Psychosexual therapy is a specialist form of psychotherapy that is sometimes known as ‘sex therapy’ or ‘clinical sexology’. It is a form of talking therapy that focuses particularly on the most intimate thoughts, feelings and experiences people have and helps them to address their problems in this area. No sexual acts, touching or nudity take place in the therapy room or with the therapist. Clients will often be given homework or tasks to do in the privacy of their own homes, sometimes with their intimate partners, and then invited to discuss that experience with the therapist as part of their treatment.

Most counsellors and psychotherapists will have some particular areas of expertise and experience that they offer. General therapists tend to work with problems such as depression, anxiety, addiction, grief, work stress, family issues and certain forms of mental illness. Psychosexual therapists can also work with general issues but would usually prioritise working with sexual and relationship problems.

Some general therapists and psychosexual therapists will also be qualified relationship therapists and be able to provide couples therapy or ‘intimate partner therapy’ which involves discussing sexual and other types of relationship problems with more than one client at a time.

What is pluralism and how should I choose the right type of therapy for me?

Pluralism was developed by Mick Cooper and John McLeod in 2006 from the principle that all therapeutic approaches offered useful insights into how to help people and that a more flexible approach to therapy that suited the needs of individual clients was required. There are increasingly more psychotherapists who are working in a pluralistic or integrative way, rather than just following the more rigid historical ‘schools’ of psychological theory – which are broadly Psychoanalytic/Psychodynamic (grounded in Freudian teachings on the unconscious and past); cognitive-behavioural (focused on changing current ‘faulty’ thoughts and behaviour patterns); and humanistic (based on encouraging self-acceptance, confidence and personal fulfilment).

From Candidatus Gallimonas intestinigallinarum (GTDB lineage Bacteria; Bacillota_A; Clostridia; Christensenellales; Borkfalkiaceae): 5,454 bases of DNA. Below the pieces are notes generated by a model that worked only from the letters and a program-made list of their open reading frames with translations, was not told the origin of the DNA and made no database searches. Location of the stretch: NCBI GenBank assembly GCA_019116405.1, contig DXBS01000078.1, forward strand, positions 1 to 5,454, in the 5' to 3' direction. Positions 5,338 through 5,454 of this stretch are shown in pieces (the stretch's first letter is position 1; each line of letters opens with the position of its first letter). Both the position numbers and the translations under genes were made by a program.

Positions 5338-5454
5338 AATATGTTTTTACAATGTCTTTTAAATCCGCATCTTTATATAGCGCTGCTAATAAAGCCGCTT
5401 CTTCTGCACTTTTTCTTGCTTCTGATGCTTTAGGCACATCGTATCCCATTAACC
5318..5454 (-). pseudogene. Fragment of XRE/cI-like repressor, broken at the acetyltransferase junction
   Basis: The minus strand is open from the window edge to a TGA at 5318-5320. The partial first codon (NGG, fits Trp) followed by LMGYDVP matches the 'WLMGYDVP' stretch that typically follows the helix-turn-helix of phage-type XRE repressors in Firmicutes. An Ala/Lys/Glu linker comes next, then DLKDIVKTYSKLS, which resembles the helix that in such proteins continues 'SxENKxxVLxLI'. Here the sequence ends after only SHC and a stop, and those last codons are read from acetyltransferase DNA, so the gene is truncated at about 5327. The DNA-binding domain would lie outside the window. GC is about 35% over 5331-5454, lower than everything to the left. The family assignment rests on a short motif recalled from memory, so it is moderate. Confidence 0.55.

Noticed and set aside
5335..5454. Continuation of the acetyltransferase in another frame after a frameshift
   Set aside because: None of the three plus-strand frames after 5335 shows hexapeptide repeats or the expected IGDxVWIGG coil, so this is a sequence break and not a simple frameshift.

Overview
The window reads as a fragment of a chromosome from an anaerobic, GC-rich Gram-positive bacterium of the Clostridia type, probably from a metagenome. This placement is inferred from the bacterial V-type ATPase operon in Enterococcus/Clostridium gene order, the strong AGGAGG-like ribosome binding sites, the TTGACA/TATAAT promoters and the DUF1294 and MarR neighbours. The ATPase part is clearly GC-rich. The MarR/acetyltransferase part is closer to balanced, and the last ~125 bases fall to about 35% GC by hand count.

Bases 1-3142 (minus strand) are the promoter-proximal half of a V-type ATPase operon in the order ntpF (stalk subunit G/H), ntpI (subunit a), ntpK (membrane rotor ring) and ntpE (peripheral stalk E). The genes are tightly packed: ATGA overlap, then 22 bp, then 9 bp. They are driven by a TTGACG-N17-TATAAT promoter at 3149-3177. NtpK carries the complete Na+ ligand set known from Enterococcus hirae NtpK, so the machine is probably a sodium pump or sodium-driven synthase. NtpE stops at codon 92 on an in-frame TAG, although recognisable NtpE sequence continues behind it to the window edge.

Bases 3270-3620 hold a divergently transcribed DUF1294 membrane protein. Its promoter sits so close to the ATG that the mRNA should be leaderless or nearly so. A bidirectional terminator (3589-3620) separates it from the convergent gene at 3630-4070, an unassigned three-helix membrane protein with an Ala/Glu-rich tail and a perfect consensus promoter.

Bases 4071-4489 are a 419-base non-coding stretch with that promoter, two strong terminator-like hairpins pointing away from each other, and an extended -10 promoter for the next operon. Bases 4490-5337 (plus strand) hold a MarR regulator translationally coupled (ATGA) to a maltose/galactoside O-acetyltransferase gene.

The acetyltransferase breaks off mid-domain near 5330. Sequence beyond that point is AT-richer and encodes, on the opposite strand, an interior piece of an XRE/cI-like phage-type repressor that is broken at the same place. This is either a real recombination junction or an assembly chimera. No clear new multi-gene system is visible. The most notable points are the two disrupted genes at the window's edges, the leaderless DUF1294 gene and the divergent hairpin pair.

Pluralism is particularly well suited to sex and relationship therapy. Some clients respond very well to Cognitive Behavioural Therapy (CBT) and mindfulness techniques to address anxiety and sexual function issues, for example. For others, a more psychodynamic approach to working through childhood experiences, traumas, and relationships is a larger area of focus. I also believe that a humanistic approach to therapy, working in a strengths-based and collaborative way, is critical in helping clients to reach their therapeutic goals.

Ultimately, the relationship with your therapist is the most critical factor to facilitate change so it is important that you choose someone who you feel you can work well with and who will provide you with the support, challenge and care you are seeking.

How long will I need to have therapy?

There is no ideal length of time for therapy; it varies from person to person and will often depend on the depth and nature of the issues they are facing. While I can work on an open-ended basis with clients, it is helpful for us to agree a certain number of sessions and review progress and goals once we reach that point. I would suggest a minimum of six sessions for short-term therapy, in order to feel some benefit, although you are free to stop at any time if you wish.

Some people find that after a few sessions they have some clarity and direction and are ready to end therapy and continue their self-development journey alone. For others, therapy is a long-term investment in their mental and emotional health and they will continue with it for many months or years.

How long will I have to wait for an appointment?

I aim to respond to enquiries within 48 hours. Appointment availability will depend on how flexible your diary is and whether you are seeking online or in-person therapy. If my practice is full and I am unable to see you at this time then I will offer you a space on the waiting list or suggest onward referral options. Please note that I do not offer an emergency or out-of-hours service. You can contact the Samaritans for urgent support at any time on 116 123 (https://www.samaritans.org)

Will everything I say be kept confidential?

Confidentiality is one of the main ways in which therapy differs from many other forms of help. Talking to friends or family can rarely offer the same degree of confidentiality as talking to a professional. Because of this, you will find that - as you get used to having therapy - you are more free to talk about whatever you wish.

There are some situations where the law requires disclosure (e.g. certain criminal acts). Like most other therapists, there are also some situations where I may not be able to keep total confidentiality. In particular, if someone tells me that they are thinking of harming themselves or others in a way that I believe creates a serious risk to life. However, breaking confidentiality is rare, and only happens after talking to the person concerned.

© Suzanne Lunn